MAR/APR 2017 MUSINGS by Maz
Gardening Volunteer at Tatton Park Walled Kitchen Garden, Knutsford, Cheshire
Hazel, Alder and Willow catkins greet the traveller towards Tatton Park; ‘bread-and-cheese’ or Hawthorn is greening up the hedgerows, primroses and daffodils line the lane and ‘bridal veil’ (Spiraea) and winter Cherry is in the pink. Magnolias in the Gardens are magnificent, and the early Rhododendrons are blooming.
Clearing up continues after Storm Doris’s rampage. Some trees it was thought would come down as they host bracket fungus didn’t, but seemingly healthy trees have.
Seed sowing for the Kitchen Garden has commenced in earnest; Leeks, Brassicas various, Broad Beans and greenhouse crops are sown in modules.
Tying in of the stone fruit on the north and east facing walls in the Orchard took three people all day, but the result is a much neater look to the fan-trained plums and cherries.
The Team spent the whole day weeding the first quarter bed in the Kitchen Garden to prepare for new Asparagus beds. The plants have been grown from the seed of existing crowns and will be potted on before planting out later this year. Trenches will be prepared in the coming weeks on the large first quarter bed, but first it will have to be dug over.
The six Marionberry ‘blackberry vines’ relocated to one of the cold frames in the Old Nursery from the Orchard have been pruned and tidied up.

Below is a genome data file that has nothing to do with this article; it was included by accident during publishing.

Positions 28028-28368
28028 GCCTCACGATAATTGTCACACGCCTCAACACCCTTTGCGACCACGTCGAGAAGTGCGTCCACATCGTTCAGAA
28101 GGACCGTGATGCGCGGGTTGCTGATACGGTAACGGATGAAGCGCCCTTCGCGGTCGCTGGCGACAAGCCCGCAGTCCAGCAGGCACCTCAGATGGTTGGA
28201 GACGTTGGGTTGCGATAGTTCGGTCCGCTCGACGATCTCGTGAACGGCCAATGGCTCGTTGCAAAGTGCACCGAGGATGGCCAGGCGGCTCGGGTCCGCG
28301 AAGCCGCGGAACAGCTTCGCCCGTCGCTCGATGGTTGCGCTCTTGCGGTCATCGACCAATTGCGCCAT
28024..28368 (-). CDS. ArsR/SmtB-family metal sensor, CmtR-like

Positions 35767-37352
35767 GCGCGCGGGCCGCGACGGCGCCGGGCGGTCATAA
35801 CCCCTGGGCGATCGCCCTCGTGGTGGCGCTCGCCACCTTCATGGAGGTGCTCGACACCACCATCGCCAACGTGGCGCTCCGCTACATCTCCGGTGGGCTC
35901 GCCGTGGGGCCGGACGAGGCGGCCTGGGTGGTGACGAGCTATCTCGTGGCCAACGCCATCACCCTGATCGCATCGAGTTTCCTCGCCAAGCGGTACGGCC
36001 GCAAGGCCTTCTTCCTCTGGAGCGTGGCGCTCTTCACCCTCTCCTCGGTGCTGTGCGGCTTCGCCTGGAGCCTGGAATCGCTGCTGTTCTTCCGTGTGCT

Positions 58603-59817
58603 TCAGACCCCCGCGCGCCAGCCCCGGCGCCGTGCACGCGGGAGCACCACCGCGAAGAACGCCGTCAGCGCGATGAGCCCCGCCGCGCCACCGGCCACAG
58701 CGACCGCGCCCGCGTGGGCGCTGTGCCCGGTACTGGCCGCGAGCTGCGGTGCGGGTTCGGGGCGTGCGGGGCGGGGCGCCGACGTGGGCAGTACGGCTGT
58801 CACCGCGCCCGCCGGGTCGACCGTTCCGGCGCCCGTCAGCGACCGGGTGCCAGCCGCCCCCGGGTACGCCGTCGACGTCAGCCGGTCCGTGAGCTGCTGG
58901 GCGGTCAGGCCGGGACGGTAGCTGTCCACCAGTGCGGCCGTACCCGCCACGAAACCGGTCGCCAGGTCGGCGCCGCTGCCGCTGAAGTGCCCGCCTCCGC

Celandines, sweet Woodruff, Bluebells and Dandelions line the hedgerows with little blobs of blue sky and sunshine.
Lots of visitors enjoying the warm sunshine of the Easter holiday period.
Planting out Broad Beans was the order of the day for some of the Team. The others spent the day weeding the fan trained fruit wall beds and edging the lawns in the Orchard. One rabbit was spotted heading for the Cottage Garden, and another to the hedge bordering the Frame Yard. Hopefully the fruit trees are now old enough not to have their bark nibbled off.
After a sunny St George’s Day at the weekend, the Tuesday Team was greeted by the start of the brief “Blackthorn Winter” of cold wind and sleet but warm work top dressing the L-shaped border in Charlotte’s Garden soon brought out the sunshine.
In the Old Nursery the resident mice have staged a commando raid on the lean-to greenhouse where vegetable seed sowing takes place; they have shinned up the staging and eaten all the sweetcorn kernels which were sown the previous week.